An engineer from Thornaby has won the Institution of Civil Engineers (ICE) North East’s Emerging Engineers award.

Jessica Jackson, a graduate civil engineer, scooped the first prize with her paper on the use of recycled materials in geobags to prevent river erosion.

The Emerging Engineers award promotes and recognises outstanding communication of civil engineering work. A team of experts from across the region scrutinised entrants’ papers and presentations in an event held at Newcastle University. Applicants were invited to submit papers of up to 4000 words in length and then present their ideas and research to the panel.

Jessica received £250 for winning the regional prize and will now wait to see if she will be shortlisted to present her paper at the international final in London in October. James McKenna came second, with his paper Investigating the limitations and accuracy of industry standard hydrodynamic flood modelling software. Third place was given to Ruth Gibson for her discussion on the use of downhole geophysics on sites at risk of legacy underground coal mining. They joined fellow finalist, Karl Wilson who presented his paper on the importance of plastic, wood and hempcrete in the future of construction.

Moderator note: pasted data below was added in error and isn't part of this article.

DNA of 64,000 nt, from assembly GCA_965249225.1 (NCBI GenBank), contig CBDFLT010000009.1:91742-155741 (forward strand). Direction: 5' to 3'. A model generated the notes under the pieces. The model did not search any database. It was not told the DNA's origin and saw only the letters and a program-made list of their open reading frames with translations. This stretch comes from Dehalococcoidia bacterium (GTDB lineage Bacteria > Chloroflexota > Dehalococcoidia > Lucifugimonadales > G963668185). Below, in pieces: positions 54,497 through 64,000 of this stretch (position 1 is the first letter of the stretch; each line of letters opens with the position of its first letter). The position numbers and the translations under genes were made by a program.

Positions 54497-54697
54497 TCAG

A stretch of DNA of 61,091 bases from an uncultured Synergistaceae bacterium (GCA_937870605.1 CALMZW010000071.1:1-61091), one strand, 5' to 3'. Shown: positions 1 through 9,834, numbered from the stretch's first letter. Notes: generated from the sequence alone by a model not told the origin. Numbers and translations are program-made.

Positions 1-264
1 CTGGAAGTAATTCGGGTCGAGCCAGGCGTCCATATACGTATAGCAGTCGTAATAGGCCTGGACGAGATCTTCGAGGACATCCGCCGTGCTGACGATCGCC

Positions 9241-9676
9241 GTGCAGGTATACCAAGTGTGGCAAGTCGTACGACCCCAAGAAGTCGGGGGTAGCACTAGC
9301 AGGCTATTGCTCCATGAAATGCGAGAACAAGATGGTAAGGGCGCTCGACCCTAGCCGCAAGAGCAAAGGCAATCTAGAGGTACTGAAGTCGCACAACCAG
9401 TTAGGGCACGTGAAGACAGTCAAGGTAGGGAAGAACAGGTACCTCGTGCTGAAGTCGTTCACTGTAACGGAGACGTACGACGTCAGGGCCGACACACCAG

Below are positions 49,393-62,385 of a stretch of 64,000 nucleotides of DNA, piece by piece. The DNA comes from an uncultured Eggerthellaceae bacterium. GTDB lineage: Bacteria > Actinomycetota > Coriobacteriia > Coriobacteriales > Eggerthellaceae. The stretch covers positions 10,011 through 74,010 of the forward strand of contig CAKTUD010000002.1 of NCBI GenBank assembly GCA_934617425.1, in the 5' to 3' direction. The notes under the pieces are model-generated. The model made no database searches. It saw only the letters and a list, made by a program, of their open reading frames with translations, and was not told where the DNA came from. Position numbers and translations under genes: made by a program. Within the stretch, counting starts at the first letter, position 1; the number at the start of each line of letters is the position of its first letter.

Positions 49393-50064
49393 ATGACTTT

Jessica’s winning entry was inspired by the recent River Leven defence works and focussed on how recycled materials can provide substantial mitigation against river bank erosion.

On her success, Jessica commented: “I’m absolutely delighted to have won this prize.

“My paper was inspired by the River Leven flood defence project, which was in itself, really innovative having won ICE’s Robert Stephenson award for small projects this year. It’s more important than ever that we think creatively about ways to respond to environmental pressures.”

Penny Marshall, Regional Director of ICE North East, said: “Many congratulations to Jessica who gave a passionate and well-thought out presentation.

“The Emerging Engineers awards is a fantastic opportunity for those studying or recently qualified to get their teeth into a big research project and have a chance to pitch it to an expert panel.”

For more information, visit http://www.ice.org.uk